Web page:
Pillows Grand Hotel Place Rouppe
Place Rouppe 17
The hotel is centrally situated by Place Rouppe, an area replete with bars and eateries. Brussels’ Unesco-listed Grand Place and cheeky Manneken-Pis (‘little man peeing’) fountain are both a 10-minute walk away.
Brussels Airport is a 30-minute drive from the hotel; flights arrive here direct from major cities in Europe; from further afield, flights stop over in Scandinavia or the UAE. Contact the Smith24 team to arrange flights or transfers.
The hotel lies in between the Central and Midi stations (both a 15-minute walk away); the Eurostar arrives at the latter direct from London, Paris and Amsterdam (each around two hours’ journey time). Trains from the airport and main cities throughout Belgium arrive at Central Station. Contact the Smith24 team to arrange tickets. The hotel’s closest Metro stops is Anneessens, a 2-minute walk away; Midi Station and Lemonnier are both a 10-minute walk away.
Brussels is pedestrian-friendly; the city’s most charming attractions are within strolling distance of one another, and you’ll have more chance to ogle the grandeur when you explore on foot. The city’s tram system is another way of zipping from sight to sight – the Anneessens stop is the closest to the hotel (around a five-minute walk away); tickets for public transport can be bought for 24- to 72-hour periods. If you choose to hire a car, the hotel will help you find nearby public parking (and the Smith24 team can help hire some wheels for you).
Worth getting out of bed for
A 10-minute walk away from Pillows, the Grand Place is Brussels’ centrepiece; the rightfully Unesco-protected, cobble-lined square is presided over by the Gothic Town Hall, and the Broodhuis (‘breadhouse’), which is home to the city museum – both buildings as intricately crafted as Brussels’ lace. Close by is the revered symbol of the city – and of the Belgians’ curious sense of humour (locally known as zwanze) – Mannekin Pis, a statue of a tinkling boy that’s kept up a steady stream (of admirers) since the 17th century. His shame is occasionally covered with a weekly wardrobe of costumes, which adds to the fountain’s mischievous charm. Mannekin Pis’s trickle-down fame has seen the addition of counterpart statues, including a girl (Jeanneke-Pis) and dog (Zinneke-Pis). The elegant Sablon area has decorative churches and repurposed palaces, which mingle with beloved chocolatiers and cafés. Famed pâtisserie Wittamer & Co peddles some incredible confections: peony- or yuzu-flavoured macarons; marzipan-sculpted critters; and work-of-art cakes. Chocolatier Marcolini on Rue des Minimes has glossy hearts filled with praline or fruity creams, a tour of global cocoa producers in one box, and rich champagne truffles. A gentle wander through manicured Brussels Park will counteract any overindulgence; at its fringes lies the museum dedicated to Belgian surrealist René Magritte; the Centre for Fine Arts (colloquially known as Bozar); the Belvue history museum; and the Royal Palace. To the north west of the city, by Quai du Hainault, is Mima – an achingly hip gallery set in the former Bellevue brewery. They have a rotating programme of exhibitions, but super-cool artists Joan Cornellà and Faile have added some colour to its walls previously.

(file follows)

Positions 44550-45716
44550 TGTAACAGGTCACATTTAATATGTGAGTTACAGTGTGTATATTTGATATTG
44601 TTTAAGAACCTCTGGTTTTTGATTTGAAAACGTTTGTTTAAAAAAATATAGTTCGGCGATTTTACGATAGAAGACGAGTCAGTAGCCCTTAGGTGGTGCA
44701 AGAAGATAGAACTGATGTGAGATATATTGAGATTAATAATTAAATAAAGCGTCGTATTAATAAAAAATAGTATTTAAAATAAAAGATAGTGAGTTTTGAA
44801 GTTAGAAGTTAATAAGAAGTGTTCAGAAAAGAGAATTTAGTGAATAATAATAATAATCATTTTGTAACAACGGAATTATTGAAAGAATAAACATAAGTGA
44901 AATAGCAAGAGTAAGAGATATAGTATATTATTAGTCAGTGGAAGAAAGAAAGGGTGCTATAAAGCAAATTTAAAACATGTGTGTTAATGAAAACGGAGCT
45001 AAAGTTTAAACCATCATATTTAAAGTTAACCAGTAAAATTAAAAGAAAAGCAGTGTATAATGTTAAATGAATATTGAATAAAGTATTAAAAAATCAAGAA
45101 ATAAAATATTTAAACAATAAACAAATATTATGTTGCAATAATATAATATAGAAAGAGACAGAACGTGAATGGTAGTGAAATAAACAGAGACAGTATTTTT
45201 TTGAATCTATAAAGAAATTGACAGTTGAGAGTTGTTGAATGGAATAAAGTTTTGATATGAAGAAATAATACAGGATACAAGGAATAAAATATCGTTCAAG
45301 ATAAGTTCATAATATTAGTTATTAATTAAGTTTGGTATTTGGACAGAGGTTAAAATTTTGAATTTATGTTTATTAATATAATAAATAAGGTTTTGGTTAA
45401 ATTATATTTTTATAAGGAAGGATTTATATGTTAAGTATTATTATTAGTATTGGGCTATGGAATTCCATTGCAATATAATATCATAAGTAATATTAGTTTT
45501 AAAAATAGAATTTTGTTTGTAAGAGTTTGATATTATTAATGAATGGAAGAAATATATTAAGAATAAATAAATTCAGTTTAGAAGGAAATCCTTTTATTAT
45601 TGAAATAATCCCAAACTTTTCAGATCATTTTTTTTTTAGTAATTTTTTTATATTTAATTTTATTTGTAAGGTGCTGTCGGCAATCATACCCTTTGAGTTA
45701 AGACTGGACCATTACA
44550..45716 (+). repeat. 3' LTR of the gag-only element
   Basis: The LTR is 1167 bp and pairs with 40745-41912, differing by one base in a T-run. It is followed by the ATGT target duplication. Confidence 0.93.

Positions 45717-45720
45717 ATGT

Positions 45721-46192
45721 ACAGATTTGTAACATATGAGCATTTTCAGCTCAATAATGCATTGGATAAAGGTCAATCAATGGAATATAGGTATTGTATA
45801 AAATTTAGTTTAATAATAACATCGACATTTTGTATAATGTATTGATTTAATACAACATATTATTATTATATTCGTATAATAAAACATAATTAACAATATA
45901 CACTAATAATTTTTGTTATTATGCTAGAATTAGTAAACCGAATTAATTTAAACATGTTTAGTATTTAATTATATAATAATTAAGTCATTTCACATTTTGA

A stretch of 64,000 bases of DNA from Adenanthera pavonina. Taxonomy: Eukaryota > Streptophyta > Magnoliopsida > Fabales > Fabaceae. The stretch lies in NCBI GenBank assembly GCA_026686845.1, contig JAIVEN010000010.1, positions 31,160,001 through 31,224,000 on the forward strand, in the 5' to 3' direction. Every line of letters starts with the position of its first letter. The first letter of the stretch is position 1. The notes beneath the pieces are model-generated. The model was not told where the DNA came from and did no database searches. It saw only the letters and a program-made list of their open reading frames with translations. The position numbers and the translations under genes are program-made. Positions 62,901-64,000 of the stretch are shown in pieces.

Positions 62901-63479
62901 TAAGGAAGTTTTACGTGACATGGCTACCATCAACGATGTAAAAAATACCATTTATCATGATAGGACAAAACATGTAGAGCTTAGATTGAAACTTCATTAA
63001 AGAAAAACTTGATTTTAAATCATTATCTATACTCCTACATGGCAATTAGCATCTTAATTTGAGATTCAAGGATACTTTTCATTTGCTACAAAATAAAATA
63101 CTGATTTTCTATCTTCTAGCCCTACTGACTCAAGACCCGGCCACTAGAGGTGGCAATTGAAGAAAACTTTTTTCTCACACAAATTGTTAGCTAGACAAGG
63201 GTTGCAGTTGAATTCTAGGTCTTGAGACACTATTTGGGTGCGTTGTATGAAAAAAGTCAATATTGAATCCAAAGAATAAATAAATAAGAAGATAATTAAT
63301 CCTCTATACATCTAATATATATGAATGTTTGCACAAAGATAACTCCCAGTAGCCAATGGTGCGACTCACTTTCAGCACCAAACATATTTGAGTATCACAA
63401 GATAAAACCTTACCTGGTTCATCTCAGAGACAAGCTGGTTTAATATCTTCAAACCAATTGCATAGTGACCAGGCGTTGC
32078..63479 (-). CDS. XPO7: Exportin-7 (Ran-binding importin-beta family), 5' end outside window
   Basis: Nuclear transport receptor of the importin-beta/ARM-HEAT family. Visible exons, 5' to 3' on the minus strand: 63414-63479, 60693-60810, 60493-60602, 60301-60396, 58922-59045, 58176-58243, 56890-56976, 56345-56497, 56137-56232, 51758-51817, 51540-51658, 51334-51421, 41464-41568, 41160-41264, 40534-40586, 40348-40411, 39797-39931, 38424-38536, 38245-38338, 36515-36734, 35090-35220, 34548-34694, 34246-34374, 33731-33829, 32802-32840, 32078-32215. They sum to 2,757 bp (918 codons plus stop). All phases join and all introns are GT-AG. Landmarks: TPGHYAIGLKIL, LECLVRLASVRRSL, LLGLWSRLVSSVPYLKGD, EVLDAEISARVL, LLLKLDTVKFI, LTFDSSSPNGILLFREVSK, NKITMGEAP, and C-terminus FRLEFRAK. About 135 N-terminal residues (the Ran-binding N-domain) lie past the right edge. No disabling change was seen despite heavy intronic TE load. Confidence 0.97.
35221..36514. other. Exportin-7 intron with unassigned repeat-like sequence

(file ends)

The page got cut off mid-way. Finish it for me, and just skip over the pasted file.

Chez Léon on Rue des Bouchers is an old-school eatery denoted by a luridly green neon sign and a bank of tables dressed in gingham cloths. It does draw a surfeit of tourists, but for the best reason: a fine menu of mussels every-way and excellent meat and fish dishes. Just steps from the hotel sits Comme Chez Soi, a gracious art nouveau restaurant with intricate stained glass and elegant wooden flourishes. The food, which is as ornamental as the decor, and homey ambience have drawn punters for nearly 100 years.
Try a traditional Belgian sandwich at Pistolet in the Sablon neighbourhood; the namesake humble bread roll has a rich inner life – it can be plumped up with numerous fillings: white sausage and onion, cordon bleu, gouda and chicory, beef tartare, shrimps… À la Mort Subite serves simple, filling fare (meats and cheeses, salads, sandwiches and omelettes), and has a range of beers you’ll merrily toast to.
The Delirium Café (purveyors of the pink-elephant-branded, knock-for-six-strength beer) has a drinks list requiring several kilometre-of-ale glasses. With more than 2,000 bottles and draughts on offer, we advise you to pace yourself. Head to the absinthe bar after if you want to add a green fairy to the pink elephants you’re seeing.